Talk about town to the contrary, Cleburne officials have not abandoned their focus on recruiting and retaining industrial-based jobs and former Cleburne Economic Development Director Jerry Cash has not been forced out of his job.
So said Cash, Cleburne City Manager Rick Holden and Mayor Scott Cain on Wednesday.
“Jerry’s one of the best at industry,” Holden said. “He’s been doing that for years and will continue to do that. I’ve known Jerry for years and my respect for him is so that as city manager I refused to do anything that’s not in the best interest of Jerry or the city.
“Show me someone in Texas who’s done a better job than Jerry at [industrial recruitment] and dadgum, I’ll buy you a dinner.”
Although no longer employed by the city, Cash continues on with the Cleburne Economic Development Foundation in the role of executive vice president.
CEDF, originally named the Cleburne Industrial Foundation, was founded in 1963 to recruit business and industry to Cleburne.
Throughout the years, CEDF has proved instrumental in bringing more than 45 industries to town and creating more than 5,000 jobs, Cash said during the group’s annual meeting in 2012.
Cash, through his role with CEDF, will continue to focus on industrial recruitment, and recently signed a 12-month contract to work with the city. Cash, Cain and Holden said they expect that contract to extend well past 12 months.
“It’s political season,” Cash said of talk that he was forced out of the city. “It doesn’t matter what you tell some people; they’re going to make hay out of it.
“The foundation and board members wanted to first make sure the city wanted to maintain this relationship with CEDF, the purpose of which is to improve the quality of life in Cleburne by attracting new industry, retaining the industry we already have and creating more jobs, better jobs and building the tax base. Twelve months is the starting point. If things work out, it will be renewed.”
The change relieves Cash of several duties, such as overseeing operation of the Cleburne Conference Center and other city facilities, and the responsibility of retail recruitment.
In a related development, the Cleburne Chamber of Commerce continues their search for a new tourism director. Former Tourism Director Carl Watson took a job in Florida last year.
Chamber President Cathy Marchel said the new tourism director’s duties will compliment the promotional aspects of the retail recruiter the city plans to hire.
Cash will continue to oversee those duties in the interim, all three said. The plan, however, is for the city to hire a person to focus on retail and promotion opportunities.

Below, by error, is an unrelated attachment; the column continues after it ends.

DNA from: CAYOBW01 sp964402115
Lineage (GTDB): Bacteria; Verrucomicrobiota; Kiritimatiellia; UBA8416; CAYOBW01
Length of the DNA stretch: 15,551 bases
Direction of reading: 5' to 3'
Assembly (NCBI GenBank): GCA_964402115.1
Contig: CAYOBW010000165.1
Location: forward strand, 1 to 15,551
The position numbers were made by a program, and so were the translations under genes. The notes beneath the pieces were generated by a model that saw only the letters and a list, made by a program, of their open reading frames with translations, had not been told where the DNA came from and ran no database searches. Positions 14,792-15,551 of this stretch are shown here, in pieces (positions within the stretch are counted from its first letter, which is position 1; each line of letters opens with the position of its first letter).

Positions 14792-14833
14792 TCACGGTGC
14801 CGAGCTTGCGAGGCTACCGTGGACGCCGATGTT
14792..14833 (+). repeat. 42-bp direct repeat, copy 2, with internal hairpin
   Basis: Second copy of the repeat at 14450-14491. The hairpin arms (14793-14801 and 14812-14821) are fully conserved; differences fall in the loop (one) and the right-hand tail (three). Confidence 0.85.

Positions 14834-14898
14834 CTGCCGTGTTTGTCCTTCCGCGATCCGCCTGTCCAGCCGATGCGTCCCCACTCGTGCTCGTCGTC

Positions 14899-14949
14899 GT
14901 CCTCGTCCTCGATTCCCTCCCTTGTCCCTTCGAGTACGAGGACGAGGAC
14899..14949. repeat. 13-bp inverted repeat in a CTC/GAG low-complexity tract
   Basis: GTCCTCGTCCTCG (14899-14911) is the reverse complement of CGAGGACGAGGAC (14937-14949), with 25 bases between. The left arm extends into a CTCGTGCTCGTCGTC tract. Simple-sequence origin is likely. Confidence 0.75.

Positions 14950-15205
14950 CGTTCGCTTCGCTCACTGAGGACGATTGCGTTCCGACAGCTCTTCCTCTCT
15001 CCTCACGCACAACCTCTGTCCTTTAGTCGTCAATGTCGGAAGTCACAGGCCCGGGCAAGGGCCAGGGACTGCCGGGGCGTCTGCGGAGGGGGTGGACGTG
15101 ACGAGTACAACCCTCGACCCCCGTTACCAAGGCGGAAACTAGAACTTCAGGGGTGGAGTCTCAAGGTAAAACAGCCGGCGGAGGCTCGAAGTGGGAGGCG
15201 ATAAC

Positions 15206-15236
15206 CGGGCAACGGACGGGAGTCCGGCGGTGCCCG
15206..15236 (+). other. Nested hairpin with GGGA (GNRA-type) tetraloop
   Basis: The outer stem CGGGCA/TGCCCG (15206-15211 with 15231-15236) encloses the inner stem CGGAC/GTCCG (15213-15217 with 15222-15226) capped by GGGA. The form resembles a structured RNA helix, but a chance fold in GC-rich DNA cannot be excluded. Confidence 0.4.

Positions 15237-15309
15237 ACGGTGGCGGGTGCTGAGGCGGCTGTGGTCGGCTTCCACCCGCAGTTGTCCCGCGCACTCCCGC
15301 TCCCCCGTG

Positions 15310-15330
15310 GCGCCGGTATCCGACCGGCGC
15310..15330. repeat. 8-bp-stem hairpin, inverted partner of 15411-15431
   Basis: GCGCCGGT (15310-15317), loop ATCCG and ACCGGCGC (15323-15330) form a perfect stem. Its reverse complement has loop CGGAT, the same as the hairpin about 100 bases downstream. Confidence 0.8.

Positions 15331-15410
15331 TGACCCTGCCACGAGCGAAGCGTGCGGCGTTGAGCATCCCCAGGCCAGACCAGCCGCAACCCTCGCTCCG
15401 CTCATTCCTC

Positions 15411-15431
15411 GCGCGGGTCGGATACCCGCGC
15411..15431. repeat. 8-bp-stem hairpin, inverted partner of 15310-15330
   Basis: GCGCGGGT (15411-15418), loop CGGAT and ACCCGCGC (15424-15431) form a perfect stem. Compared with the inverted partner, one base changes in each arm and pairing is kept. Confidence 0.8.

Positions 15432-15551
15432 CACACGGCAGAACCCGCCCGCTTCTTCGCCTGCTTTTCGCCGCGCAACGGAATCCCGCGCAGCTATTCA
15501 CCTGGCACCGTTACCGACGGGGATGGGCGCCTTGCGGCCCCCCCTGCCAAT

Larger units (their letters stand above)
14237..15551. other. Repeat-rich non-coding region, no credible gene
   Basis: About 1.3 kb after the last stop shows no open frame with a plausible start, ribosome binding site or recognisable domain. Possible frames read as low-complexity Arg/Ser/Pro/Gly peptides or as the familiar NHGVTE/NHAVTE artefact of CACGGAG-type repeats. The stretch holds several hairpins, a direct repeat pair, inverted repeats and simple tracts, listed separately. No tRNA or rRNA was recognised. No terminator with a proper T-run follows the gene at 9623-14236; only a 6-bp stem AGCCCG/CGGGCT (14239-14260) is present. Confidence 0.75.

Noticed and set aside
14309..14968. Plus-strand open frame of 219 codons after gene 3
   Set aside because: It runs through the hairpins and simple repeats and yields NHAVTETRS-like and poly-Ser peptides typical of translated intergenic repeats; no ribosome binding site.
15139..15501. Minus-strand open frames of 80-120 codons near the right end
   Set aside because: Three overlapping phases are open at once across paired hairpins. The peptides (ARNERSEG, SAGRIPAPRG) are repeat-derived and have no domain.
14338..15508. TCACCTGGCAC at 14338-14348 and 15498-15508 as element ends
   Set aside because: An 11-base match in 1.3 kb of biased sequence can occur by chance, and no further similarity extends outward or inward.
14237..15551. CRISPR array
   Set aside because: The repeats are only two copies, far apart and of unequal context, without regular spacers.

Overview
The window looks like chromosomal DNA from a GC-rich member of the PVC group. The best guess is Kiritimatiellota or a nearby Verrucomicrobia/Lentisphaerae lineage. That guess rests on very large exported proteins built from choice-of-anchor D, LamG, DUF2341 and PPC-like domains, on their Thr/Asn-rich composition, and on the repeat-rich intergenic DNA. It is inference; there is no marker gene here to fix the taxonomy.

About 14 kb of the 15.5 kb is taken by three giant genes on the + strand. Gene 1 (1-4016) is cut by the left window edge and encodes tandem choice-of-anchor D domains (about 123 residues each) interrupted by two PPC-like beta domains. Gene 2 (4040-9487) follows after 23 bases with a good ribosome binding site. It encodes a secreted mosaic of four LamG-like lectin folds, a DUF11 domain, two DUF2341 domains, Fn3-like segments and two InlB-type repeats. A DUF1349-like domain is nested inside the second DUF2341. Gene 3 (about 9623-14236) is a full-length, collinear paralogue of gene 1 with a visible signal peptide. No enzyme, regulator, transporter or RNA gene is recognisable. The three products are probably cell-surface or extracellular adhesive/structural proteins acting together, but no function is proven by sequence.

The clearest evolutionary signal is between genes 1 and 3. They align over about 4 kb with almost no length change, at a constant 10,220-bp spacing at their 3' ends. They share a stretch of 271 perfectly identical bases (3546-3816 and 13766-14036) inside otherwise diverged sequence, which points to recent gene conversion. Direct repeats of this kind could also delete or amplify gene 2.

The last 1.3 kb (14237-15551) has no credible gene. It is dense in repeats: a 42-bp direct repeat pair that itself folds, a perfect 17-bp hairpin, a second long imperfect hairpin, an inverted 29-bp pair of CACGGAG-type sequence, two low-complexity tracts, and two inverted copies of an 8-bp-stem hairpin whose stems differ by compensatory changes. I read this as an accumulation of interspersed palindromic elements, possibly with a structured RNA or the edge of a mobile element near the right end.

“Someone to aggressively pursue retail and to market our existing city facilities,” Holden said, “which we feel could sustain a lot more use than they’ve been getting. Get more golfers out there, more tournaments, more things at the conference center, things like that.
“Jerry’s one of the best and he’s working his tail off on industrial, but there’s only so much you can put on someone.”
The city is advertising for the retail and promotion position and has received several applicants, Cain and Holden said. Both anticipate a seamless transition between Cash handling those duties for now and the hiring of a new person.
“Nothing’s going to change really,” Cain said. “It’s going to be business as usual and Jerry will continue to be involved in recruiting industry. This council and administration see the value in Jerry and know it would be a huge loss to lose him.”
Hitting all the bases
Holden cited Holt Caterpillar’s recent decision to set up shop in Cleburne soon and stressed that Cleburne is “in no way curtailing” efforts to recruit new industry.
It is a sentiment Cain seconds.
“I don’t see this as a change in direction so much as an increase in focus,” Cain said. “We going to ensure what we do well we continue to do well but also bring in expertise in some of the areas we need help in.
“We’ve done industry well in the past, but we’ve not done as well with retail and housing. It’s just that industry is Jerry’s strong suit and interest and I don’t know anybody in the state who does it better, and this lets him focus on what he does best.”
Cain once again voiced disagreement with rumors the he and/or city staff hope to re-imagine Cleburne in the image of Frisco, Plano or any other city that underwent rapid growth.
“The idea I want to transform Cleburne in the image of another city couldn’t be further from the truth,” Cain said. “But, we have taken a look at other cities that went through a growth boom to see how they dealt with it and learn from any mistakes they made. The idea is for Cleburne to be Cleburne but to avoid mistakes other cities made. We’re not trying to reinvent the wheel, but we’re always trying to perfect and make it better.”
Changes underway or soon to come are for the betterment of Cleburne, all three said, and more is to come.
“Cleburne and downtown Cleburne is going to be something people all across North Texas are going to be talking about soon, a place people want to go,” Cain said. “The dust is already beginning to fly a bit, but it’s about to get really exciting.”